By Scott T. Sturkol, Fort McCoy Public Affairs October 27, 2015
FORT McCOY, WIs. -- Soldiers with the 1st Brigade, 1st Armored Division of Fort Bliss, Texas, trained at Fort McCoy in September as part of an Army Emergency Deployment Readiness Exercise, or EDRE.
An EDRE is a no-notice, rapid-deployment exercise designed to test a unit's ability to alert, marshal, and deploy forces and equipment to an emergency disaster or for contingency operations. The September exercise required the unit and its equipment to fly from Fort Bliss to Fort McCoy via Air Force airlift.
The exercise was different from any other training typically done at the installation, said Range Officer Mike Todd of the Directorate of Plans, Training, Mobilization and Security (DPTMS). "The EDRE is a training event that is growing Armywide," he said.
From feedback he received from the Fort Bliss unit, Todd said the September exercise was a success.
"Their ability to depart their home station, land at McCoy, and bring their whole kit was successful," Todd said. "They validated their capability to deploy from homestation to a location to execute their mission."
Todd said Fort McCoy is the ideal area to hold these exercises.
"We've been … telling folks throughout the Army that we have the capability here," Todd said. "We've been (saying) that if you want to have an EDRE or an off-site training area, then Fort McCoy is a place for you to go to.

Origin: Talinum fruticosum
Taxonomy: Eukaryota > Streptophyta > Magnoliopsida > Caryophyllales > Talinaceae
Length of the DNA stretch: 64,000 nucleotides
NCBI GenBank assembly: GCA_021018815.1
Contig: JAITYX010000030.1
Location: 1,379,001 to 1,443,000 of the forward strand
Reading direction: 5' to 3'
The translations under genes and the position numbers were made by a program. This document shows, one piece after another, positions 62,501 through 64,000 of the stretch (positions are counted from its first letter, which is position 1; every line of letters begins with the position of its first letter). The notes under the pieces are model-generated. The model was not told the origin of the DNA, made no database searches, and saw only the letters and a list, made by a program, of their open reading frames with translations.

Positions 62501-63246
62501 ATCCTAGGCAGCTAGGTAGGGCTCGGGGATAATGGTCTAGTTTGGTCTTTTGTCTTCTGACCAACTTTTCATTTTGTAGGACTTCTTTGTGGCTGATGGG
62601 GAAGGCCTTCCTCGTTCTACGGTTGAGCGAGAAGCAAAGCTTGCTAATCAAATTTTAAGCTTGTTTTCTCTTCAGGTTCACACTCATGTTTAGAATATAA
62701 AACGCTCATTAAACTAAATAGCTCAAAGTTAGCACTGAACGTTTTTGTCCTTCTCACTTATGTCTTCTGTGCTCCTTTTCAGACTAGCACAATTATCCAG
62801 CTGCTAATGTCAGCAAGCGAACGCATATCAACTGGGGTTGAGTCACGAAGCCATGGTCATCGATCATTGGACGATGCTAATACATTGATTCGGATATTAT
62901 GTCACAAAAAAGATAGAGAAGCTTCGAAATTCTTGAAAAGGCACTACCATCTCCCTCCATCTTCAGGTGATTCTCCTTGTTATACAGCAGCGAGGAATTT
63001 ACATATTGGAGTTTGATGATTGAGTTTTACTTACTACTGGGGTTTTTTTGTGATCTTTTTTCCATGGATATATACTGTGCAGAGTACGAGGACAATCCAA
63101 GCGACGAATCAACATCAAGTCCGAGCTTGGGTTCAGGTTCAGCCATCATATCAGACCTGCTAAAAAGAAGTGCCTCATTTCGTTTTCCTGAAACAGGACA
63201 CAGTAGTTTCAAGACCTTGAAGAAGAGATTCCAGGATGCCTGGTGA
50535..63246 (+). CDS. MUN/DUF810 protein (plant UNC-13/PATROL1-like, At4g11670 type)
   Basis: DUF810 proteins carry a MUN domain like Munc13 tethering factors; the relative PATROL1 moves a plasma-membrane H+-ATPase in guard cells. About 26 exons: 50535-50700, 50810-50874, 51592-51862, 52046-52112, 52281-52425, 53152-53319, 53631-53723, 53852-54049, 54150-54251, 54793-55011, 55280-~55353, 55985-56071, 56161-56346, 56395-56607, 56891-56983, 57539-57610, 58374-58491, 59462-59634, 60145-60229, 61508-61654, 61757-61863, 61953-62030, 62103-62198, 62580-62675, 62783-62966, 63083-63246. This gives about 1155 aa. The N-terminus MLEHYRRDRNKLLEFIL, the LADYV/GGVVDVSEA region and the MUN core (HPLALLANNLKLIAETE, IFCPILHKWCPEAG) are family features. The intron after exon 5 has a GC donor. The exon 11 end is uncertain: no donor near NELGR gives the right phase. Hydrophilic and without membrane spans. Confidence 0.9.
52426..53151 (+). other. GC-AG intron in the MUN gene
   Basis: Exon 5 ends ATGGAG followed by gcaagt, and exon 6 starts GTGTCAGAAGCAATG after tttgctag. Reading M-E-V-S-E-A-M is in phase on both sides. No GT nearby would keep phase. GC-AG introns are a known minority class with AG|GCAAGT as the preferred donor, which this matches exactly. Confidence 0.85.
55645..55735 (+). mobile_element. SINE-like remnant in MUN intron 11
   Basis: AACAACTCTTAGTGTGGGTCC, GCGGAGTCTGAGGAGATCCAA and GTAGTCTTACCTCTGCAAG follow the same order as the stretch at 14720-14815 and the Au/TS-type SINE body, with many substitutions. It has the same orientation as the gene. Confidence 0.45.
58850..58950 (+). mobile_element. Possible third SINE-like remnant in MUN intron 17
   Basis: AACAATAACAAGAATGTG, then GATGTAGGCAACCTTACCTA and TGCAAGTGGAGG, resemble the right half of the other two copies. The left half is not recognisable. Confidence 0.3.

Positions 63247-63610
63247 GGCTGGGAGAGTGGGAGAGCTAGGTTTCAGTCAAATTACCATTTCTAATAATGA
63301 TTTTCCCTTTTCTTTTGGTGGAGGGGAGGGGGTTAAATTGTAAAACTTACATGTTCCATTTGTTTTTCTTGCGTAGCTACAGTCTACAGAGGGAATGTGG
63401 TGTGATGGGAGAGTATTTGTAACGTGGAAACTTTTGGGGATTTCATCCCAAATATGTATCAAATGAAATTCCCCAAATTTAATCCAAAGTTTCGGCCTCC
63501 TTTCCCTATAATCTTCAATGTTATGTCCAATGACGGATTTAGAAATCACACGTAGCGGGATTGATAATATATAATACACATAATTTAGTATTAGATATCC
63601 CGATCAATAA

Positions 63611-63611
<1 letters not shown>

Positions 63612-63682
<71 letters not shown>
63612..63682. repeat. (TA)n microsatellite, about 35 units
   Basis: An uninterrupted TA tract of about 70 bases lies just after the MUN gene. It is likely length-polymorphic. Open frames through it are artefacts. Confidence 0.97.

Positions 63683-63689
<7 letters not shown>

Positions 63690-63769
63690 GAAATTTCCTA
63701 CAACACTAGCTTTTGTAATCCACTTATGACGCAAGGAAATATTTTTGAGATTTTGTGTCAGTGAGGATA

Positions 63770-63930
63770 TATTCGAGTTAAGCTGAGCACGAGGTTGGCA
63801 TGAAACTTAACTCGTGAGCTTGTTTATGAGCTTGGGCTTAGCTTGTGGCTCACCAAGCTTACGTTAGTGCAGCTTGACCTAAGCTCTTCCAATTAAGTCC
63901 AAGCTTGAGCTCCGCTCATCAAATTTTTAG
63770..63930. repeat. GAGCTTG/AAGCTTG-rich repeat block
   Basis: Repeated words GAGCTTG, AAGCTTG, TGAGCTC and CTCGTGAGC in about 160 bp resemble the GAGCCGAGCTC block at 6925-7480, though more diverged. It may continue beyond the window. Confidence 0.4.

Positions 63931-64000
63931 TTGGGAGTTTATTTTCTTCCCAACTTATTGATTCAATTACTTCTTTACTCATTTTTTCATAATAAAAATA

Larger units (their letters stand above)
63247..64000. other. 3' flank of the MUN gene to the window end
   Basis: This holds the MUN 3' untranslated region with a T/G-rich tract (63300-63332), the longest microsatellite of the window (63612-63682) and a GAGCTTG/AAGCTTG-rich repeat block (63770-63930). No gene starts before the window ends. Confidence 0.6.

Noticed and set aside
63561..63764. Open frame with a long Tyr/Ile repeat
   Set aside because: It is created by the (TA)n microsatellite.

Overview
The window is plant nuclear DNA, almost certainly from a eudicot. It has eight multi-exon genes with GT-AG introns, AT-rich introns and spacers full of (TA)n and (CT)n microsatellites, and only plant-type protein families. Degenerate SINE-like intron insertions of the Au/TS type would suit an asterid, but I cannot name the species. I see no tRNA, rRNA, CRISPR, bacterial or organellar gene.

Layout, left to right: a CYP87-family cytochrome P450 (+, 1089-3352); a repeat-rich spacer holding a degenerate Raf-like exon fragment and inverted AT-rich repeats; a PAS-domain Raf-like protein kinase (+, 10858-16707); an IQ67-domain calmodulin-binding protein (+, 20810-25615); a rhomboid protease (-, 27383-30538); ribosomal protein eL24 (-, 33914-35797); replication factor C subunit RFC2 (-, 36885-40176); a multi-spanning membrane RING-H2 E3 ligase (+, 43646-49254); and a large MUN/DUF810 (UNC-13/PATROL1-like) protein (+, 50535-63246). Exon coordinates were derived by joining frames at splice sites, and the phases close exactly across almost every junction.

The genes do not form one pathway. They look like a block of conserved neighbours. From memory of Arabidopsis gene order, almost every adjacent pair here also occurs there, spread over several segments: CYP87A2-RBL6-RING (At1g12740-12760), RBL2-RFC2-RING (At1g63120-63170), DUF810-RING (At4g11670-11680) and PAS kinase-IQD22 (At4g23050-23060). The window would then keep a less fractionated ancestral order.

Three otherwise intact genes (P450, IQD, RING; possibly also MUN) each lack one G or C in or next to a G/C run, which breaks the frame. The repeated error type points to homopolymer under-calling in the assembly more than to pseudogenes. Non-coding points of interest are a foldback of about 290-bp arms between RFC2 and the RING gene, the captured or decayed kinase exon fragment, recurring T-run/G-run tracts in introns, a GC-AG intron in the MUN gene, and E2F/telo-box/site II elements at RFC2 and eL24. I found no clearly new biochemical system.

"We have a dirt airstrip that you can fly into that simulates an austere environment, and so much more," Todd said. "When doing this type of training here, you can go out and do just about anything you want to do."
The Army's XVIII (18th) Airborne (ABN) Corps has long held the standard on completing an EDRE, said Todd, who previously was assigned as a battalion operations officer under the XVIII ABN Corps. According to the XVIII ABN Corps, it conducts monthly practice to issue an on-call status to forces; marshal equipment; conduct crisis action planning; and deploy a portion of its force, without warning, in order to refine skills and validate the rapid-deployment capability.
"The monthly practice is, basically, where you conduct an alert, bring your (troops) in to get them to the point of deploying, or you (rapidly) deploy them," Todd said.
DPTMS Director Brad Stewart said the September EDRE may be the first of many at Fort McCoy.
"As the active Army puts more units in a prepared, deployable posture or a short-recall posture, they will be exercised through the EDRE process, and Fort McCoy should be a part of that," Stewart said.
In addition to exercises, some of the EDRE missions to McCoy could include cold-weather operations. "There is a huge interest in getting an (EDRE) force up here (in the winter)," Stewart said.
Todd said that as the EDRE training mission grows at Fort McCoy, unit command teams will have many options for their training.
"It's not like (they) are just going to get on a plane, land (here), and go back," Todd said. "(I think they) are going to land here and do a mission. They can get a (Multiple Integrated Laser Engagement System) kit here, and we have all the instrumentation systems, so you can basically put together a quality after-action review package and, in turn, ensure Soldiers are better trained."